click on right to explore other union employee positions
include a second income earner
"The average BART employee makes 80k a year"
I started hearing this phrase over and over again when the first BART strike began in July. Like many others, I was outraged; how dare these workers inconvenience my commute when they're making so much already? And then I started to realize that there must be so much more to the story.
For one, the cost of living in the Bay Area is ridiculous. 80k is very reasonable if you are only supporting yourself, but for a lot of BART workers that may not be the case. They likely have families to support. For another, what does 80k really mean? Is it the average of their base salaries or their total costs of employment? And who are included in this average? Certainly, if management salaries are included, it'd unreasonably skew the data!
And thus I have attempted to gather here the Bay Area costs of living, past and present BART and union negotiations, and union employee salaries, in the hopes of better understanding the situation.
The employee positions listed on this page are of those most commonly affiliated with Service Employees International Union (SEIU) and Amalgamated Transit Union (ATU), the two unions in negotiations with BART. The only exception is Management, who are all non-SEIU and non-ATU. To obtain the figures, I filtered employees by their union association, and discarded any positions with less than 50 employees. The resulting positions are listed with their employee count in paranthesis, and the average base salary in bold.
I have also grouped employee income (both present and future), by the following categories:
The cost of living data were gathered from Economic Policy Institute's Family Budget Calculator, which assumes a secure but modest standard of living for their families. Furthermore, EPI assumes the head of a single-parent family to be employed, and both of the parents of a two-parent family to be employed. This causes a discrepancy in the bar graph, as the cost of living figures assume all parents to be working, but the income assumes only one working parent. To remedy this, I have implemented a toggle for including a second source of income, defaulted at $37,215 - an average of the median per capita income from San Francisco, Alameda, Solano, and Santa Clara counties.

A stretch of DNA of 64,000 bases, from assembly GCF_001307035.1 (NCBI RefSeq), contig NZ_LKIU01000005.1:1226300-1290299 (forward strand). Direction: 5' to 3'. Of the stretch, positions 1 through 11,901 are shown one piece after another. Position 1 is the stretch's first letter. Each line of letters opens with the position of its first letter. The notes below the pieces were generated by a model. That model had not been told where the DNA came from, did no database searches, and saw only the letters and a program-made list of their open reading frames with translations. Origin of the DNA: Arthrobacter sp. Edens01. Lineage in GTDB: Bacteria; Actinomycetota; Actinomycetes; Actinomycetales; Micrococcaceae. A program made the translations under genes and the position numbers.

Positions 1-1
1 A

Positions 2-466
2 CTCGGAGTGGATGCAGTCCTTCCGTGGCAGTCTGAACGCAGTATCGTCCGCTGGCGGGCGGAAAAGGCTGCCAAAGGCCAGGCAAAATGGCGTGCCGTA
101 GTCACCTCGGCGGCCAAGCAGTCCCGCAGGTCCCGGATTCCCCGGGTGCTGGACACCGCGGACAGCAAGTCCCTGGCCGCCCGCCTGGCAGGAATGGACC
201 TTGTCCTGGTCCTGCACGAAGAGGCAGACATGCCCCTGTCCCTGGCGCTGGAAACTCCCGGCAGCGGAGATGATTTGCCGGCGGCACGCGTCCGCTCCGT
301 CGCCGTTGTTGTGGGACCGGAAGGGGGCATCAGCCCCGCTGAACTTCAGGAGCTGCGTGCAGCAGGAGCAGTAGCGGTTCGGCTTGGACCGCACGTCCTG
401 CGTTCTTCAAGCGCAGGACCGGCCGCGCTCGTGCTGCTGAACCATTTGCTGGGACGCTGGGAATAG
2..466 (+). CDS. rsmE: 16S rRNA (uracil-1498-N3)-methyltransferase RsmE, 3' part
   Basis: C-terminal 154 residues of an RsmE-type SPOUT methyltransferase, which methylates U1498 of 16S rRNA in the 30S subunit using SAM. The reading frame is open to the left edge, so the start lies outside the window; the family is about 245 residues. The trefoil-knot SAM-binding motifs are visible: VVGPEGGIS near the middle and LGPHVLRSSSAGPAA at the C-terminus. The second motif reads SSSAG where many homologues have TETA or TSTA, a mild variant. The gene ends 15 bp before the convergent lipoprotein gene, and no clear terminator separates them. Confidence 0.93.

Another point to note is that the Budget Calculator takes into account cost of insurance premiums and out-of-pocket costs, while BART employees pay a flat rate of $92 a month towards medical insurance which is not reflected in the calculations for the bar graph. For this reason, the individual costs are editable, so that a user may input and explore whatever costs they feel reasonable.
http://en.wikipedia.org/wiki/Bay_area#Politics which references "2011 American Community Survey 1-Year Estimates"...which is currently down.
I assumed an inflation rate of 2% over each year by eyeballing the US Inflation Calculator.
The proposal information were perhaps the most difficult to gather; no one source (or even multiple sources) gave a straight forward run-down of proposals from either sides, and for that reason this section has the most uncertainty.
None of this would have been possible if not for the amazing Bay Area d3 User Group, and in particular Ian Johnson and Lewis Lehe who organized the Hack the BART Strike project that this is a part of. The visualizations that have been birthed from this project can be found here, and gives a very good holistic view of the BART strike situation. There is also a rich repository of data and information contributed by various members of the user group for anyone interested in creating their own visualizations.
The BART strike is a very complicated issue with many moving parts and emotions, and this simple infographic has only covered a tiny bit of the issues at hand. It does not attempt to shed light on the whole picture. Instead, it was created as a tool for exploration, in the hopes that it will give the public a chance to form their own opinions. As such, the accuracy of the assumptions I have made are very important, and because I am in no way an expert, I would love (really desperately need, actually) feedback of any kind.